Barcelona is the capital of Catalonia region, as well as the second most populous municipality in entire Spain. The city is extremely popular with tourists – not just because it’s one of the two major hubs in this country, but because it has so much to offer. The culture and people in Catalonia are quite different from the rest of Spain, and this is something you have to experience to understand.
Also, Barcelona has something that the country’s capital just can’t compete with – no, I’m not talking about Lionel Messi. I am talking about exceptional sandy beaches that make you want to spend every single minute of the day under the sun.
From the legendary Antoni Gaudi to the Spanish Grand Prix – here are all the things that Barcelona is most famous for!
Gaudi is probably the most famous Spanish architect ever, and the majority of his best known architectural works are right there in Barcelona. Everyone knows about his largest and most impressive work, La Sagrada Familia, but I’m not going to dwell too much on the famous Basilica here since it definitely deserves its on section.
Casa Milà is another one of his famous works, and for some reason it reminds me of that weird, out of place building in Prague. The wavy look is certainly unique and eye catching, but it was quite controversial in the early days of the building.
There’s also Casa Batlló, which lets us notice a pattern in the designs of this icon – not that many straight lines in either of the buildings, are there? Just like Casa Milà, this iconic building was controversial in its early days but is officially a UNESCO World Heritage Site today. And that might be the greatest thing about Antoni Gaudi – the true geniuses are so ahead of their times that they’re usually not understood.
La Sagrada Familia is the most famous work of Antoni Gaudi and it’s probably the most famous building in all of Spain. The iconic cathedral is perhaps best known for the fact that it’s unfinished – its construction progressed slowly throughout the decades, but was eventually interrupted by the Spanish civil war.
The construction of the church was started under architect Francisco de Paula del Villar, but he resigned just a year into the project. Gaudi took over in 1883, and spend the reminder of his career and life focused on the Basilica. At the time of Gaudi’s death, which happened some 40 years into the project, only a quarter of the Basilica had been finished. Antoni Gaudi was alive only for a small period of the church construction, but his remains are kept in the crypt of the building to which he devoted such a big part of his life.
What’s even more interesting – at least to me – is that Sagrada Familia still isn’t finished and it won’t be until 2026, at the very least. That’s what the current team is hoping for, but with the current situation in the world (in 2020), who knows?!
The Gothic Quarter is Barcelona’s historic city center that is full of reminders that the city was once thoroughly Roman. Here you can see remains of Roman temples, various Roman and medieval walls, and of course the ruins of Plaça del Rei. And there’s even a George Orwell square that boasts a sculpture dedicated to the famous novelist.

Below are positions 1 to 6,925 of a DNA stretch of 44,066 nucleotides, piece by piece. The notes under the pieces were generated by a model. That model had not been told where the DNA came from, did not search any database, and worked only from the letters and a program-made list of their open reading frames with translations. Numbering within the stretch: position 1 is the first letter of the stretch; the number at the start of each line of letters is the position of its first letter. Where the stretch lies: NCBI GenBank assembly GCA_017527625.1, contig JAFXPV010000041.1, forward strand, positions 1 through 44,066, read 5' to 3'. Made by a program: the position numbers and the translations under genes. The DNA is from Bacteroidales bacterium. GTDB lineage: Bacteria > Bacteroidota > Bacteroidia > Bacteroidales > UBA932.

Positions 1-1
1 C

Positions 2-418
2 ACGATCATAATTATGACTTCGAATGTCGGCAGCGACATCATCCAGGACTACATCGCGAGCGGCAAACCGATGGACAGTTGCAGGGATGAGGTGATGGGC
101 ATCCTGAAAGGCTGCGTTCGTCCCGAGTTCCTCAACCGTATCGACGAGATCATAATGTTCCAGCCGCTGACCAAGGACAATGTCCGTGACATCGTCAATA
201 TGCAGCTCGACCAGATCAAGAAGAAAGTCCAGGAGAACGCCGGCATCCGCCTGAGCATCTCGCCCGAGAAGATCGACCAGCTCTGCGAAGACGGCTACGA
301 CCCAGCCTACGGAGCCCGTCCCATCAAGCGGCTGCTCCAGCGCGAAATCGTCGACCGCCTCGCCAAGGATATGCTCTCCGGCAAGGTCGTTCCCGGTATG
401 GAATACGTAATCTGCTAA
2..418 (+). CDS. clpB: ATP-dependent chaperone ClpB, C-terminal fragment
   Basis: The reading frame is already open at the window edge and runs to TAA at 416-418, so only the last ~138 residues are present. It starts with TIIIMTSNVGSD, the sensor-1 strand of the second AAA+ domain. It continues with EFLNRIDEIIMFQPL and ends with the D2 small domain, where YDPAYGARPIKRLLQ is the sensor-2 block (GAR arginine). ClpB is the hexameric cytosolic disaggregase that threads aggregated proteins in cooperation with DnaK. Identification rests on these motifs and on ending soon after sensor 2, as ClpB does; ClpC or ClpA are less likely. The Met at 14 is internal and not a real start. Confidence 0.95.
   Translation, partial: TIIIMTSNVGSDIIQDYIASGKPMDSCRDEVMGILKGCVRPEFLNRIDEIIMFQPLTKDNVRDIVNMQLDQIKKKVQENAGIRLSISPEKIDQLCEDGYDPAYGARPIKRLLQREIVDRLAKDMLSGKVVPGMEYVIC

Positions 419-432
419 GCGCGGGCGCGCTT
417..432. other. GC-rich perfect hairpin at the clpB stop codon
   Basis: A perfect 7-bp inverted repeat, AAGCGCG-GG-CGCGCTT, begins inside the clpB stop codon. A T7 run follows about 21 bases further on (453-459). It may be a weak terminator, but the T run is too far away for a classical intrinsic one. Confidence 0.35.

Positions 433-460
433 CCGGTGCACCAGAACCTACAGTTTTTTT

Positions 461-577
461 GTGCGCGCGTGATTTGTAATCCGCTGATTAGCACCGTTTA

But the Gothic Quarter isn’t just about the history of Roman Barcelona. It’s more likely that the historic center of Barcelona is swarming with tourists because of the excellent bars, restaurants and cafes, than to think they’re all there for the history lesson.
The narrow streets also look amazing in photographs, making this part of the city exceptionally photogenic. Also, all the Gothic churches in this area are very impressive, but I would recommend going to see them before you pass La Sagrada Familia. They’re much more interesting if you can’t yet compare them to Barcelona’s crown jewel.
The white sandy beaches are another reason why people love Barcelona so much. The city lies on the coast of the Mediterranean Sea, and practically the entire south-east coast of Barcelona is just beaches. The warm climate means that there’s rarely a bad time to go out and enjoy the beach life – it’s possible to swim comfortably even in October, thanks to the high sea temperatures.
Beach culture is a thing in Barcelona and there are a few different takes on what the perfect day on the beach should look like. The beaches closer to the city center tend to be more active and crowded, usually full of younger people who want to have fun and party. On the other hand, if you go to the northern beaches that are further away from the city center, you’re more likely to encounter a peaceful environment of fishermen.
Estrella Damm is a type of lager beer that is brewed in Barcelona. It is the oldest brand of beer in Spain, and it’s very popular around the country. If you order a beer in Barcelona, you’re most likely to get a pint of Estrella Damm. It’s not to be confused with Estrella Galicia – that’s also a Spanish beer but it’s a completely different brand from Estrella Damm.
The popular Catalan beer has existed since the late 19th century when August Küntzmann Damm founded a brewery in the city of Barcelona – hence the name. And Estrella means star in both Spanish and Catalan, hence the logo.
You don’t have to go to Barcelona to try their staple beer. It’s available in many countries all over the world, since it’s one of major Catalan exports. Estrella Damm is available in most European countries, but also in the US, Taiwan, South Korea and countries of South America.